A delightful exploration of traditional foods as well as a grim warning that we are farming on borrowed time.



Fascinating descriptions of Indigenous and mostly disappearing foods, plus an alarming message.

Veteran BBC food journalist Saladino emphasizes that world food production exploded after World War II when scientists produced superproductive grains, plants, and livestock. Though these developments drastically reduced famine, the mechanics involved require enormous inputs of chemicals, fertilizer, and water. Relying on elite, high-yield species eliminated those that didn’t measure up, diminishing their diversity. Today, rice, wheat, and corn provide half of all human calories. Most global pork comes from a single breed of pig, and more than 95% of U.S. dairy cows are a single breed, the Holstein. Limiting food diversity has been enormously profitable for large corporations, but the future consequences make scientists uneasy. “We are living and eating our way through one big unparalleled experiment,” writes the author. Having defined the problem, Saladino chronicles his travels around the world, describing dozens of vanishing edibles and pausing regularly to deliver the history of the major foods and food production. Readers will be intrigued and educated by his interviews with experts who warn of our disastrous dependence on a shrinking number of standardized foods. Commercial barley can’t survive in the cold, infertile islands north of Scotland, but its ancestral variety does fine. Although nearing extinction in the wild, Atlantic salmon is a familiar food item because almost all of them are farm raised. Bred to be faster growing and meatier, they have become a bland domestic food animal no less than the chicken or cow. Though there are more than 1,500 varieties of banana, most markets are dominated by the Cavendish, a cloned fruit grown in immense monocultures visible by satellite. Being genetically identical, they can’t evolve and so can’t develop resistance to disease, which inevitably spreads like wildfire. One specific disease is currently devastating the Cavendish, but scientists are working to edit the plant’s DNA “to find a fix against the disease.”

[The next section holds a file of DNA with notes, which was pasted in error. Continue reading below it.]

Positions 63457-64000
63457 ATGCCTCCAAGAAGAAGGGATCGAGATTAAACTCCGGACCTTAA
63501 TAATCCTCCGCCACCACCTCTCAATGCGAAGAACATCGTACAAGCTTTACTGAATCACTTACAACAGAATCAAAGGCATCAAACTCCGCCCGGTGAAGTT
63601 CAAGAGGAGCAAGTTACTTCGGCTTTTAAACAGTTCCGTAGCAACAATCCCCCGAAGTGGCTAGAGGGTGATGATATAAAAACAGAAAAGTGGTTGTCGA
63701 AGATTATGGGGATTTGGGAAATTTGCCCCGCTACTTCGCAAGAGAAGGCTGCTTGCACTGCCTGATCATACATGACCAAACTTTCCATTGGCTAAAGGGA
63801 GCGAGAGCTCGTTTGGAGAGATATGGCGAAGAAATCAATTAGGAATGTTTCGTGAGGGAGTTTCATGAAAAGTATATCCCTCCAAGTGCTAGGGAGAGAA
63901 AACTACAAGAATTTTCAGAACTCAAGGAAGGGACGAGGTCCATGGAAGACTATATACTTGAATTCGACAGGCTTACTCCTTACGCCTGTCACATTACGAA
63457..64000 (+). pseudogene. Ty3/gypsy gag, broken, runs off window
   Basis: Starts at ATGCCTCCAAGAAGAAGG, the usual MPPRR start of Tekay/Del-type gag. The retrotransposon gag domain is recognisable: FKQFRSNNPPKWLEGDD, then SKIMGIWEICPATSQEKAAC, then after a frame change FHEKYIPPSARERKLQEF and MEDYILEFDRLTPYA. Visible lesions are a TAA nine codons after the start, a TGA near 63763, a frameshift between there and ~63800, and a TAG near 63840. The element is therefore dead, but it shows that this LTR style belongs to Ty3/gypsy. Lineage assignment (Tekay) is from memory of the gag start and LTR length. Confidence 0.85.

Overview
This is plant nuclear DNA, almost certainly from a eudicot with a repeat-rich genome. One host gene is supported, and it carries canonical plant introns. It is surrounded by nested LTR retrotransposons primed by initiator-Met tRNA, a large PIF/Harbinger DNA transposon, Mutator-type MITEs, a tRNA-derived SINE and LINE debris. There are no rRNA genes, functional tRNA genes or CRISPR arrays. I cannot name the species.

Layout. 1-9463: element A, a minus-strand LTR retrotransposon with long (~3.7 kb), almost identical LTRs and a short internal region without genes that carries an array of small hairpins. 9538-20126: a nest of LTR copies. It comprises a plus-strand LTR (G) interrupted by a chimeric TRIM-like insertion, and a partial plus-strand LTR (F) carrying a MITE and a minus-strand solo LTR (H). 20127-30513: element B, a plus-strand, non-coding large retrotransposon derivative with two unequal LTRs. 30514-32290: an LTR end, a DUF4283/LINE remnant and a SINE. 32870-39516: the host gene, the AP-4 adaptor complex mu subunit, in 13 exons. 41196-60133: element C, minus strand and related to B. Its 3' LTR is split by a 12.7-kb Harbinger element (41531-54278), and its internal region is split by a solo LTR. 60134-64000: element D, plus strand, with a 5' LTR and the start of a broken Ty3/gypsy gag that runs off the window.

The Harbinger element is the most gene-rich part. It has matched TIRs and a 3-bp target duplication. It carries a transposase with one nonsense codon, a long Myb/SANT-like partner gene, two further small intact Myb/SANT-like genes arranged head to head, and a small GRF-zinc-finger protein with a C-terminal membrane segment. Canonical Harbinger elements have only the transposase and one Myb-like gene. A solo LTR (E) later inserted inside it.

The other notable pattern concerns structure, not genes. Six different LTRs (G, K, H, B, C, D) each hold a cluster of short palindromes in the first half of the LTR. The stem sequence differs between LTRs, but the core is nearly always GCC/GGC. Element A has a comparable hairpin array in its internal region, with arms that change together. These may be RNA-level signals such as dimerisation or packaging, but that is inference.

A delightful exploration of traditional foods as well as a grim warning that we are farming on borrowed time.

Pub Date: Jan. 25, 2022

ISBN: 978-0-374-60532-2

Page Count: 464

Publisher: Farrar, Straus and Giroux

Review Posted Online: Oct. 26, 2021

Kirkus Reviews Issue: Nov. 15, 2021

Did you like this book?

No Comments Yet

A chatty autobiography brimming with heart and humor.


Debut memoir from the popular comedian, actor, and writer.